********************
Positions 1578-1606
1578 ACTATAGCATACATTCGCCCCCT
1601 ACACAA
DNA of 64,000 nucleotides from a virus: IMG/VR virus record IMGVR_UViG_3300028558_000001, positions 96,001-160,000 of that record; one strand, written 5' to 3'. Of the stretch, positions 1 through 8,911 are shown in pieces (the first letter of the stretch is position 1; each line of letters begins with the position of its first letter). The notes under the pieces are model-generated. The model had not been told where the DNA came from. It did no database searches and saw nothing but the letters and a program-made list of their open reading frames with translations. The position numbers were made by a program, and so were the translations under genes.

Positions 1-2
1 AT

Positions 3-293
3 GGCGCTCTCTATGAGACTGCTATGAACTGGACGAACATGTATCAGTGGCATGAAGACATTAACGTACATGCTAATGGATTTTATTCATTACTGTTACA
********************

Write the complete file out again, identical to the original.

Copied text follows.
Positions 1578-1606
1578 ACTATAGCATACATTCGCCCCCT
1601 ACACAA
DNA of 64,000 nucleotides from a virus: IMG/VR virus record IMGVR_UViG_3300028558_000001, positions 96,001-160,000 of that record; one strand, written 5' to 3'. Of the stretch, positions 1 through 8,911 are shown in pieces (the first letter of the stretch is position 1; each line of letters begins with the position of its first letter). The notes under the pieces are model-generated. The model had not been told where the DNA came from. It did no database searches and saw nothing but the letters and a program-made list of their open reading frames with translations. The position numbers were made by a program, and so were the translations under genes.

Positions 1-2
1 AT

Positions 3-293
3 GGCGCTCTCTATGAGACTGCTATGAACTGGACGAACATGTATCAGTGGCATGAAGACATTAACGTACATGCTAATGGATTTTATTCATTACTGTTACA